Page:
13 Mental calculations Children should be able to calculate mentally: add or subtract any pair of threedigit multiples of 10, eg , ; find what must be added to a decimal fraction with units and tenths to make the next higher whole number, eg ? = 5; add or subtract any pair of decimal fractions each with units and tenths, or each with tenths and hundredths, eg , ; subtract a fourdigit number just less than a multiple of 1000 from a fourdigit number just more than a multiple of 1000, eg ; multiply any two or threedigit number by 10 or 100, eg 79 x 100, 363 x 100; divide a multiple of 100 by 10 or 100, eg , ; multiply any twodigit multiple of 10 by a singledigit, eg 60 x 7, 90 x 6; double any whole number from 1 to 100, multiples of 10 to 1000, and find corresponding halves; find 50%, 25%, 10% of a small whole numbers or quantities, eg 25% of 8. multiply any twodigit number by a singledigit, eg 34 x 6; multiply any twodigit number by 50 or 25, eg 23 x 50, 47 x 25; multiply or divide any whole number by 10 or 100, giving any remainder as a decimal, eg = 4.7, = 17.63; find squares of multiples of 10 to 100; find any multiple of 10% of a whole number or quantity, eg 70% of 20, 50% of 5kg, 20% of 2 metres. 11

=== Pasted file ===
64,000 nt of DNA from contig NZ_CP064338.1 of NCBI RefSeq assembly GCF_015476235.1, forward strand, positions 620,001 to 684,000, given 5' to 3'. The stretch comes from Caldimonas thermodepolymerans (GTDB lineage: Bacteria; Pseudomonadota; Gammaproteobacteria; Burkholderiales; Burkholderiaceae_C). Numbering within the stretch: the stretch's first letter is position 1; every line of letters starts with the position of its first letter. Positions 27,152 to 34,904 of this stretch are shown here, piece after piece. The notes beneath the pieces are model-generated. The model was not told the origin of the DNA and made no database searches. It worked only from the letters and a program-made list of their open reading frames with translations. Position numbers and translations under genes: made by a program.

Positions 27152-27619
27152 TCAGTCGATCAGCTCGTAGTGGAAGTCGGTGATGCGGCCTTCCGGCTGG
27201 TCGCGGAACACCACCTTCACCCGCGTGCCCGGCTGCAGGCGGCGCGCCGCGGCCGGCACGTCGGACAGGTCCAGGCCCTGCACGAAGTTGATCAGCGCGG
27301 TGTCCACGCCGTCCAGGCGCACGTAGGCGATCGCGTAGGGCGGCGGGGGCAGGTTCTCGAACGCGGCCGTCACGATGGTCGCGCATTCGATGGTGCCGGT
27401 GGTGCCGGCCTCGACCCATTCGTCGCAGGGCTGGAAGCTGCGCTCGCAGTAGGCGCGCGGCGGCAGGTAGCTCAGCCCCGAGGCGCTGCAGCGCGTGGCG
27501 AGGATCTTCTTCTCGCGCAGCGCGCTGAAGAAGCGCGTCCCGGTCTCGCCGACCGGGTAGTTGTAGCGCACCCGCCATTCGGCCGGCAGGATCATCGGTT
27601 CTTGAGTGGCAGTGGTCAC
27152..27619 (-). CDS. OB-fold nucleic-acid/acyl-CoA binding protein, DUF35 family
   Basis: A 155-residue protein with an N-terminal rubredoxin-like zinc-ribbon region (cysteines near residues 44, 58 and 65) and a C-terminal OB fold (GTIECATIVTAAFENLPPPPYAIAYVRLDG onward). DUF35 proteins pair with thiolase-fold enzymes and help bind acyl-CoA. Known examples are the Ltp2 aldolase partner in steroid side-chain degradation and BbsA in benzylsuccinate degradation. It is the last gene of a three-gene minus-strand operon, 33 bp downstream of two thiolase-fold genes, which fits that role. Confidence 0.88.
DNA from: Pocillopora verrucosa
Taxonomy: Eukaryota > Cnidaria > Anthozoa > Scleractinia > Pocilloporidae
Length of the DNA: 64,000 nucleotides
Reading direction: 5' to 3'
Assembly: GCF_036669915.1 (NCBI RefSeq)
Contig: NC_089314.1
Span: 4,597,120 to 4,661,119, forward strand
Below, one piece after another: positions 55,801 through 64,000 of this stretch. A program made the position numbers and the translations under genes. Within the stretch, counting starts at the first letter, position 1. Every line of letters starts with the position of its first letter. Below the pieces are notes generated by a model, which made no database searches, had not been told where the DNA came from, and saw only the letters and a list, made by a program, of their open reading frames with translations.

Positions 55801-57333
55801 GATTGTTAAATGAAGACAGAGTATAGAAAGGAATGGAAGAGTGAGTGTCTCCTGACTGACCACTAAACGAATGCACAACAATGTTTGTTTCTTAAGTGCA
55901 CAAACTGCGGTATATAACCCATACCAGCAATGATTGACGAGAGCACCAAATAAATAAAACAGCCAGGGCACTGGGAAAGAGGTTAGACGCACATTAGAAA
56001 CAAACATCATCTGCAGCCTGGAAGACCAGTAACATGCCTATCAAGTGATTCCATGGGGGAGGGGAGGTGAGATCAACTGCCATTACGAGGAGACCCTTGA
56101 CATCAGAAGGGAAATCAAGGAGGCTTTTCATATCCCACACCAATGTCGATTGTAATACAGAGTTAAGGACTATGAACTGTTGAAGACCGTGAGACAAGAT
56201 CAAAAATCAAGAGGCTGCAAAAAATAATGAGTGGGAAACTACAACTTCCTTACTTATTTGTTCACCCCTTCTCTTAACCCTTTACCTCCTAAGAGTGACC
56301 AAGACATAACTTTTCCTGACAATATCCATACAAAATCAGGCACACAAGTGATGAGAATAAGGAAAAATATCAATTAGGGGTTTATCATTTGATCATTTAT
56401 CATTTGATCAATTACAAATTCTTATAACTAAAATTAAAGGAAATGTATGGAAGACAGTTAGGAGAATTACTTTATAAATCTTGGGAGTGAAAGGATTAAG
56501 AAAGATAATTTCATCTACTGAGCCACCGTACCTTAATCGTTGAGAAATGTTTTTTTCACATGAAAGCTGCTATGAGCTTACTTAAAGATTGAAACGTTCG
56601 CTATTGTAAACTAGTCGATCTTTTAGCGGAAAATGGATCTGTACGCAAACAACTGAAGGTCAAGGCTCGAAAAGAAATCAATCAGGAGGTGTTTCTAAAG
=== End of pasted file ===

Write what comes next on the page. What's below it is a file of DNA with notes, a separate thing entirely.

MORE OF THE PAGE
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15 Part 2 Teaching strategies for mental calculation Is mental calculation the same as mental arithmetic? For many people, mental arithmetic is mainly about rapid recall of number facts knowing your addition bonds to 20 and the tables to 10 x 10. This rapid recall of number facts is one aspect of mental calculation. However, there is another that involves challenging children with calculations where they have to figure out the answer rather than recall it from a bank of number facts that are committed to memory. Examples: A year 2 child who knows that = 18 can use this to calculate mentally other results, eg 9 + 8, , , A year 4 child who knows that 6 x 4 = 24 can use this fact to calculate 12 x 4 by doubling. A year 6 child who knows that 36 4 = 9 can use this to calculate 56 4 by partitioning 56 into and using the knowledge of 36 4 and 20 4 to reach the answer of 14. The tables in Part 1 indicate what the Framework for teaching mathematics expects children to know with rapid recall and to be able to calculate mentally in each year of key stage 1 and key stage 2. Research shows that committing some number facts to memory helps children develop strategies, and that the use of strategies to figure out answers helps them commit further facts to memory. It is therefore important that schools focus on teaching mental strategies for calculation. What s special about mental calculations? Carrying out a calculation mentally is not the same as doing a traditional paper and pencil algorithm while mentally picturing it in your head rather than putting it on paper. Example: Children in a year 4 class are carrying out mental addition of twodigit numbers. Jo explains that must be 71 (double 35 plus 1) (near doubles). Sam explains that is 36 plus 40 (76) plus 4 (80) plus 1, giving 81 (partitioning the smaller number and then bridging to 10). Misha explains that is 60 (30 plus 30) plus 15 (known fact: = 15), giving